On October 8, 2015, the U.S. Court of Appeals for the Ninth Circuit ruled that a sequence of yoga poses and breathing exercises was not entitled to copyright protection under the U.S. Copyright Act. Bikram’s Yoga College of India v. Evolation Yoga, No. 13-55763 (9th Cir. Oct. 8, 2015).
PLAINTIFFS’ CLAIMS. The plaintiffs contended that the yoga sequences in question–26 poses and two breathing exercises developed by Bikram Choudhury and described in his book Bikram’s Beginning Yoga Class–were entitled to copyright protection as a choreographic work. Since the enactment of the 1976 Copyright Act, “pantomimes and choreographic works” have been eligible for copyright protection. However, the court determined that although the poses and exercises possessed aesthetic attributes, “at bottom, the Sequence is an idea, process, or system designed to improve health.” For this reason, the court concluded that the sequence was ineligible for copyright protection under 17 U.S.C. § 102(b).
THE IDEA/EXPRESSION DICHOTOMY. Section 102(b) of the Copyright Act expressly excludes protection for “any idea, procedure, process, system, method of operation, concept, principle, or discovery, regardless of the form in which it is described, explained, illustrated, or embodied in such work.” This statute codifies the well-known “idea/expression dichotomy”–the principle that copyright protects only the expression of an idea, but does not award exclusive rights as to the underlying idea itself. Other courts have invoked the idea/expression dichotomy to deny copyright protection to process-ideas such as meditation exercises, see Palmer v. Braun, 287 F. 3d 1325 (11th Cir. 2002), food recipes, see Publications International, Ltd. v. Meredith Corp., 88 F. 3d 473 (9th Cir. 1996), and a manual describing how to organize roller-skating races, see Seltzer v. Sunbrock, 22 F. Supp. 621 (S.D. Cal. 1938).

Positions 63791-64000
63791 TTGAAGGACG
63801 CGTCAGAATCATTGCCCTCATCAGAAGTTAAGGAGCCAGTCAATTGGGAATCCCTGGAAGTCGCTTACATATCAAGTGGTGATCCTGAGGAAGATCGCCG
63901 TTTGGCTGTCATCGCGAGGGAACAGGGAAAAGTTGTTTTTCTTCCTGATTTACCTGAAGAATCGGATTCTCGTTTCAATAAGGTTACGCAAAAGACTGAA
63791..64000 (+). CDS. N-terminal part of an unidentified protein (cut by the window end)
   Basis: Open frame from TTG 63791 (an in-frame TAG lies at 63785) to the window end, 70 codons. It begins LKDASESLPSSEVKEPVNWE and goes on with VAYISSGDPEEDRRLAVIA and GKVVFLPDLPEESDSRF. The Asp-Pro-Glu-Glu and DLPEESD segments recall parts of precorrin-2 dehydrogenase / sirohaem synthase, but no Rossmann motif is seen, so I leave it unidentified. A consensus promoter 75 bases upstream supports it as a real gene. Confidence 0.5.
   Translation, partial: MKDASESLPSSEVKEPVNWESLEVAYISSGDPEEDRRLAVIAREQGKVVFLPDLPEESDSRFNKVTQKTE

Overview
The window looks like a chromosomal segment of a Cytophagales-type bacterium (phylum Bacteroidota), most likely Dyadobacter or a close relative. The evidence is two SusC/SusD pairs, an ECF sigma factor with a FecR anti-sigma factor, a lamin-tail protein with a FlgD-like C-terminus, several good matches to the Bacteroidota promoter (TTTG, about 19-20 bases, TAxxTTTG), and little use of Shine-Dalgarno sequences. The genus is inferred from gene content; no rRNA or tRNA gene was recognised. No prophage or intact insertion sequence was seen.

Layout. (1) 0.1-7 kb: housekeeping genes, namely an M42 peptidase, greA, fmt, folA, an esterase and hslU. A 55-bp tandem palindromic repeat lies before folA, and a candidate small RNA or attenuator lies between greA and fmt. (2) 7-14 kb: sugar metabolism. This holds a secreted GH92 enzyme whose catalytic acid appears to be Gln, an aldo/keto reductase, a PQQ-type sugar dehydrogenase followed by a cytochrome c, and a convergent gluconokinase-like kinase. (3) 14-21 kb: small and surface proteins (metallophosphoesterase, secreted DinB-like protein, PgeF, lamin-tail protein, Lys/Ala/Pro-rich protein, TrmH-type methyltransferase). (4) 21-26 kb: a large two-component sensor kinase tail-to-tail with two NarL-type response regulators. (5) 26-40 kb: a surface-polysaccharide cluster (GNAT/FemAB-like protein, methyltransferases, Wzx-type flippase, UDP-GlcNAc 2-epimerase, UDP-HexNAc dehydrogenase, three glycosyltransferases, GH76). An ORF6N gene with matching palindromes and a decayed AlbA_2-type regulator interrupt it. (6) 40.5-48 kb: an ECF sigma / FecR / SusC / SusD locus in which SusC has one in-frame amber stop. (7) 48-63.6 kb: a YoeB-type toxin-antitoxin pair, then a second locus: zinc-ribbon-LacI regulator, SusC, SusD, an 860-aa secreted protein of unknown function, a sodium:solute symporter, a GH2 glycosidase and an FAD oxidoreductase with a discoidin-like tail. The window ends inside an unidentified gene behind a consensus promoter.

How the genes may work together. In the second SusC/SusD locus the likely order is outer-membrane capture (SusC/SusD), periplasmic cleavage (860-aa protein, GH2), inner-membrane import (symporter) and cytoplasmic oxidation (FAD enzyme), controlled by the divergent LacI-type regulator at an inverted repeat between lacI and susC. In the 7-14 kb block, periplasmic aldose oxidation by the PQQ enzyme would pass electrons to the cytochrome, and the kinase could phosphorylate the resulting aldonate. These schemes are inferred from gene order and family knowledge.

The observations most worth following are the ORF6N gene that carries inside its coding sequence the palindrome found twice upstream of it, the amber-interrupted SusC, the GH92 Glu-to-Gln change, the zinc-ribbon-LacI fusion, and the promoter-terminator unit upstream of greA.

AN UNPROTECTABLE PROCESS, NOT A CHOREOGRAPHIC WORK. The claimants argued that the yoga sequence in question met the literal definition of a choreographic work as used by the U.S. Copyright Office. However, the court observed that the claimants themselves described the sequence as a “system” or “method” designed to “systematically work every part of the body, to give all internal organs, all the veins, all the ligaments, and all the muscles everything they need to maintain optimum health and maximum function.” In light of this and other statements by the claimants, the court concluded that they were “attempt[ing] to secure copyright protection for a healing art: a system designed to yield physical benefits and a sense of well-being. Simply put, this attempt is precluded by copyright’s idea/expression dichotomy, codified in Section 102(b).”
The court explained that even if the yoga sequence could be described in a manner that would meet the Copyright Office’s definition of a choreographic work, this would not alter the conclusion that the sequence constituted an unprotectable idea or process. The court wrote that,
The Sequence is not copyrightable as a choreographic work for the same reason that it is not copyrightable as a compilation: it is an idea, process,or system to which copyright protection may“[i]n no case” extend. 17 U.S.C.§102(b). We recognize that the Sequence may involve“static and kinetic successions of bodily movement in certain rhythmic and spatial relationships.” Compendium II,§ 450.01. So too would a method to churn butter or drill for oil. That is no accident: “successions of bodily movement”often serve basic functional purposes. Such movements do not become copyrightable as “choreographic works” when they are part and parcel of a process. Even if the Sequence could fit within some colloquial definitions of dance or choreography, it remains a process ineligible for copyright protection.
The idea/expression dichotomy … plays a similar role in defining the scope of protection for a choreographic work as it does for compilations…. In the context of choreographic works, that role is essential. Our day-to-day lives consist of many routinized physical movements, from brushing one’s teeth to pushing a lawnmower to shaking a Polaroid picture that could be … characterized as forms of dance. Without a proper understanding of the idea/expression dichotomy, one might obtain monopoly rights over these functional physical sequences by describing them in a tangible medium of expression and labeling them choreographic works. The idea/expression dichotomy thus ensures that expansive interpretations of the categories enumerated as proper subjects of copyright will, “[i]n no case,” extend copyright protection beyond its constitutional limits. 17 U.S.C. §102(b).